The differences between June-July and August-September were statistically significant for the start of activity (t = 3.9456, d.f. = 20, p = 0.0008) but not for the activity end (t = 1.948, d.f. = 19, p = 0.05).

Fig. 2.

Intensity of dormouse activity measured as the number of videos recorded per hour.


From the beginning of the activity to its end the animals were always on the move and nocturnal rest was not registered within the nestboxes. However the animals frequently investigated nestboxes during the night.

The intensity of the dormouse activity around nestboxes, measured as the number of registered videos/hour, had three main periods: one related to the beginning of activity was registered around and after sunset (20:00-22:00), the second at midnight between 00:00 and 01:00, and a third before sunrise when the animals ceased their activity: around 04:00 in June, shifting towards 06:00 in late August (Fig. 2).

Daytime activity was recorded mainly in autumn and was always restricted to the entrance of the wooden box; animals never left their nestboxes in search of another one during the daytime. Daytime activity was significantly higher during autumn than in June and July (c2 = 21754, d.f. = 10, p = 0.016) and its maximum intensity occurred at midday (12:00 to 13:00) (Fig. 2). Between 13 June and 3 September the animals used seven out of eight surveyed nestboxes scattered over an area of 2.2 ha. The number of nestboxes used by the observed D. nitedula family increased from just one in June to three in July and seven in August and September. The box that was not occupied but only investigated was in fact used frequently by one male G. glis. During the 132 surveyed nights, the seven nestboxes were used as daytime resting sites on 45 occasions (fi01_49.gif = 0.3409, SD = 0.4758). However, the nestboxes were visited by night much more frequently, namely during 103 nights out of 132 surveyed (fi01_49.gif = 0.7803, SD = 0.4156).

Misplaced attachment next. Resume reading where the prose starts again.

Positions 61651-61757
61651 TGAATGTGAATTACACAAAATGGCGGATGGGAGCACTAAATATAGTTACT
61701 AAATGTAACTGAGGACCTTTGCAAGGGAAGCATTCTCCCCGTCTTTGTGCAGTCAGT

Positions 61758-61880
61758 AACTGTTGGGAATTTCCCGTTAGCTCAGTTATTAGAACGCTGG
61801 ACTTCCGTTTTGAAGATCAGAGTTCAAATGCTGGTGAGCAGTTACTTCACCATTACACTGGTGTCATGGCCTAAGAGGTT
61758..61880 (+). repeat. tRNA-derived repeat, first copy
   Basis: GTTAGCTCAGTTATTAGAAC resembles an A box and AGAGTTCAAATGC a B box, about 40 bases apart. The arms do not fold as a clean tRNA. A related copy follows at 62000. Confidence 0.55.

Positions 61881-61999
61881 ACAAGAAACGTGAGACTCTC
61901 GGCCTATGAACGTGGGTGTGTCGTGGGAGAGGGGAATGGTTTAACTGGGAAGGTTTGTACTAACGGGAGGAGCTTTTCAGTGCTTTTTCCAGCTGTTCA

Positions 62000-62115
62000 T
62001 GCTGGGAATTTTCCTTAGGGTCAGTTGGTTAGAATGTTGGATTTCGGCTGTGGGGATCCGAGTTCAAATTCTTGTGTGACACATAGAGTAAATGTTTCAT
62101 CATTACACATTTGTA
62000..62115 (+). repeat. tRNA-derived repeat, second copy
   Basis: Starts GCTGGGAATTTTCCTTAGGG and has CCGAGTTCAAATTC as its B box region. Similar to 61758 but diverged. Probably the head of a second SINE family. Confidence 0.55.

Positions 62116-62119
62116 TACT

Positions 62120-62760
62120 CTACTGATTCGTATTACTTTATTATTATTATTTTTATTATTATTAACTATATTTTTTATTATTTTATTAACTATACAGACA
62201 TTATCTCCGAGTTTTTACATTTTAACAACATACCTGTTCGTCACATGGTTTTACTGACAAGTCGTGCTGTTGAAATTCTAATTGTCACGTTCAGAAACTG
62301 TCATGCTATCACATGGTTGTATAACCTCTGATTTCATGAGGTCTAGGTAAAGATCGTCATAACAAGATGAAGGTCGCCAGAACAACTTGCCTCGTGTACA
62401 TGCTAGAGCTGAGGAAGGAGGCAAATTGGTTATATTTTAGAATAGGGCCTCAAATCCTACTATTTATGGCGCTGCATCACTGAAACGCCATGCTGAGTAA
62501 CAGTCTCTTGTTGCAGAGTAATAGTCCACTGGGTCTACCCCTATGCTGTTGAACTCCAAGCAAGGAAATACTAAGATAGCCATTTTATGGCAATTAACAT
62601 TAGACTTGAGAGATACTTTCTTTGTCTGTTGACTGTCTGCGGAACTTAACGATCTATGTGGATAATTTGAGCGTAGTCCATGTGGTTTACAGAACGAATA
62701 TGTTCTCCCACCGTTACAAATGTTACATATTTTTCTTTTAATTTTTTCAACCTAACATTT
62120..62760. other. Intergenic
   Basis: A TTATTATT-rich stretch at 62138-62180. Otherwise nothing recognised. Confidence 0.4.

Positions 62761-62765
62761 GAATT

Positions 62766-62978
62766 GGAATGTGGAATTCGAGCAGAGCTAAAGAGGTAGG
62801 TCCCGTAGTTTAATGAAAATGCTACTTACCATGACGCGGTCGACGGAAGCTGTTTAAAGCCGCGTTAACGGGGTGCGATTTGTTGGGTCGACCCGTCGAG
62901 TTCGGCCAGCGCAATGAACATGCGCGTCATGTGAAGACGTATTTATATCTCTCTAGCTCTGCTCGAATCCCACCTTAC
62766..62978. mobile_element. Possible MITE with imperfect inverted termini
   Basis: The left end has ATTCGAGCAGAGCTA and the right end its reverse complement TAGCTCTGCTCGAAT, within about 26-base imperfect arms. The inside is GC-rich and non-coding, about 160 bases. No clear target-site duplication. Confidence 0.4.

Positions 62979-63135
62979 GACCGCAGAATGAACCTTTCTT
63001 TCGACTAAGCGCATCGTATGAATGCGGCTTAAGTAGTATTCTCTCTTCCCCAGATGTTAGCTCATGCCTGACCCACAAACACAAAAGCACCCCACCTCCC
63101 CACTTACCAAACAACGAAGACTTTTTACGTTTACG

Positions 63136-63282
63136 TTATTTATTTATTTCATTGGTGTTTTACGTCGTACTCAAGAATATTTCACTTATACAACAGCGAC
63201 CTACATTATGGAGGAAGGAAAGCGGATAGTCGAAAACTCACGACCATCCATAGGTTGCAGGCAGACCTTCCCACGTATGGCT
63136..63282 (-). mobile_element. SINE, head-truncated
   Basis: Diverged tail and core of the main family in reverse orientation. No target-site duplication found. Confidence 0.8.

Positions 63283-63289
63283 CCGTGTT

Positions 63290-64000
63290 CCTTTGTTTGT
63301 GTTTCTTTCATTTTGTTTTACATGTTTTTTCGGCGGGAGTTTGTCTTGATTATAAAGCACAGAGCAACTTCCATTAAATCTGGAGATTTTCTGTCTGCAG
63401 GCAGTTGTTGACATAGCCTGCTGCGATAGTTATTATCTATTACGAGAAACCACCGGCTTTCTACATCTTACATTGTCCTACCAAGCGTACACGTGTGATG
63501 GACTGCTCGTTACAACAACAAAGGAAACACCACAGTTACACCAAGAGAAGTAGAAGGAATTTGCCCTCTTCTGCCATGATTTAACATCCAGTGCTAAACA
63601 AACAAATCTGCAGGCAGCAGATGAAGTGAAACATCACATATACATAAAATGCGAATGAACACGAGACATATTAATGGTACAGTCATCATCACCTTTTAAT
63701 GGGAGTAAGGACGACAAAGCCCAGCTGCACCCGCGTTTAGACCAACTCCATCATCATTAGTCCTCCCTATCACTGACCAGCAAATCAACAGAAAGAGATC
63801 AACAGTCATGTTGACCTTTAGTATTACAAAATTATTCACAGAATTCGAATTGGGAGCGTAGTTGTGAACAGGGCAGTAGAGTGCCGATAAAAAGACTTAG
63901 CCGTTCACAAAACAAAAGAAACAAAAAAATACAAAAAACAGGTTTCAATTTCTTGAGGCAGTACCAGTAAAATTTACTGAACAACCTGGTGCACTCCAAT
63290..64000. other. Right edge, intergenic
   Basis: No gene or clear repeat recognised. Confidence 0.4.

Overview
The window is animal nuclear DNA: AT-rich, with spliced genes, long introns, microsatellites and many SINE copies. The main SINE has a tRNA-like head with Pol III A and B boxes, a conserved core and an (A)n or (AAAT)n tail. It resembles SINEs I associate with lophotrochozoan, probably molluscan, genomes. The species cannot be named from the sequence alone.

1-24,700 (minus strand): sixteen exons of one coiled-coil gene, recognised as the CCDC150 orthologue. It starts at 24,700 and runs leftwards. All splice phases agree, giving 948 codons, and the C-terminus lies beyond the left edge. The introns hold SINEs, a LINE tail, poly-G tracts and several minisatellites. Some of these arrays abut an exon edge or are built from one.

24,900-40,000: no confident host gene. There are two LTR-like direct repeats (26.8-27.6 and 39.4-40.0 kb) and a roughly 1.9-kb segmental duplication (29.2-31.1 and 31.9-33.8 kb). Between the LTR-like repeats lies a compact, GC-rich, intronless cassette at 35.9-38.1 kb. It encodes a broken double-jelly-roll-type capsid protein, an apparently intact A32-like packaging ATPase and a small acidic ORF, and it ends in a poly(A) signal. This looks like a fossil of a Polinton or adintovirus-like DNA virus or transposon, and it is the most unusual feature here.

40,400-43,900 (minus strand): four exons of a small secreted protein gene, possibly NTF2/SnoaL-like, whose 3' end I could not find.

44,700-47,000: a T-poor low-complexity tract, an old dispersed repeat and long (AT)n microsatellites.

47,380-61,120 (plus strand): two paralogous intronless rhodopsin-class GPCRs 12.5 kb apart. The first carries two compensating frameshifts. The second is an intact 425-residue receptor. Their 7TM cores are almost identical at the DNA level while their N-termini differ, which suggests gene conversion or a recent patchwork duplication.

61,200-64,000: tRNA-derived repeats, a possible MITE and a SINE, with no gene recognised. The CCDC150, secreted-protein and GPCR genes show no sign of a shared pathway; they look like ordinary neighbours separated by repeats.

During the 132 days of surveillance, the cameras did not record any predatory attacks. However on five occasions, representing 3.78 % of the surveyed period, the nestboxes were visited by possible terrestrial predators and competitors. One investigation was carried out by a wild cat Felis silvestris (0.75 %) and four by the sympatric fat dormouse G. glis (3.03 %) (Fig. 3A, C).

Fig. 3.